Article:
Opposition leaders Arseniy Yatseniuk and Oleksandr Turchynov declared on April 23 that the doors of their “united opposition” were open to anyone who shared their values. They then scurried off into a side room, where they sat with close aides while a burly bodyguard blocked off journalists from poking their noses in.
The uniting of the opposition is welcome, as it offers the possibility of diminishing the powers of President Viktor Yanukovych.
But the whole tone of the press conference demonstrates that the opposition still has no clear platform, no new ideas and has no new way of operating.
Only one aim was declared that could be attractive to Ukrainians – removing Yanukovych.
That is not a solution to the country’s many problems. It may be a start, but the hard work comes afterward. How will Ukraine decrease its energy dependence on Russia? How will it combat the corruption that strangles almost every part of business and daily life? How will small- and medium-sized businesses be encouraged?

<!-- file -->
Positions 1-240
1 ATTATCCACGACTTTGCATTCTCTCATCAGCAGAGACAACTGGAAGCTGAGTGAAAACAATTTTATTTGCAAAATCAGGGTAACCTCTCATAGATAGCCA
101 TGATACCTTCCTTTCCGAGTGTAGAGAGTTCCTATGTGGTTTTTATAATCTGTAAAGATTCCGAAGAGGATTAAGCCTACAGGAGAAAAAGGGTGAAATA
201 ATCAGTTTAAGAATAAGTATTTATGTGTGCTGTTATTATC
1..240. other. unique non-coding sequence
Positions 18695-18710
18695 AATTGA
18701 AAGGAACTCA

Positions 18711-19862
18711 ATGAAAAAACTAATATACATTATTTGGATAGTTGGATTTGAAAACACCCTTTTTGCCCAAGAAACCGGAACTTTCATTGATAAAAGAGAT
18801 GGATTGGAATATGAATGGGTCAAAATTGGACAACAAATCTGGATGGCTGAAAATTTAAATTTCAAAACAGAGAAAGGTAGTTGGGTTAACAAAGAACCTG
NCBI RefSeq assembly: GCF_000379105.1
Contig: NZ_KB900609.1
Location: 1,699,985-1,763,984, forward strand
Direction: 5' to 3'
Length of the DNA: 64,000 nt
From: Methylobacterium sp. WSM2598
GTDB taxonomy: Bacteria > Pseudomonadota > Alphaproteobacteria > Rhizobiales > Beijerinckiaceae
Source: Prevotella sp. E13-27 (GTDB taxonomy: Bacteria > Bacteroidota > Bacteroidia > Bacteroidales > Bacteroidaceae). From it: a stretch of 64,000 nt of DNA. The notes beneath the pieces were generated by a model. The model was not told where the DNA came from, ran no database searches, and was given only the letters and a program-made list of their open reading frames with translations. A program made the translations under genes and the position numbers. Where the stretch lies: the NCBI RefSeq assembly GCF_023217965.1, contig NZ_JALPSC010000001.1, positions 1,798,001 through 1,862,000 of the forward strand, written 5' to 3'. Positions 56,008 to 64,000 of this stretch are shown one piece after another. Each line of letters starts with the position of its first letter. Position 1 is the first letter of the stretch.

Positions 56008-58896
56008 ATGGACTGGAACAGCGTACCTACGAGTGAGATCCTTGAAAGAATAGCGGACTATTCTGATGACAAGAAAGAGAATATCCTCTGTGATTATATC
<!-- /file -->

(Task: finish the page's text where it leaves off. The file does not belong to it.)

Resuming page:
To bring the happy life they promise, they will need to answer these questions.
But the people who could help them form plans – experts and, yes, ordinary people – are not being welcomed into the process.
Instead, people are being asked to support a small group of people who want to regain power for themselves, while offering nothing of clarity in return.
If the opposition wants to garner people’s support, it has to open itself up to new ideas and new people. As long as this insiders’ game continues, as long as the opposition keeps pouring old wine into new bottles, it will not be able to offer an attractive alternative to Yanukovych, one that can turn this nation into a prosperous member of the European Union.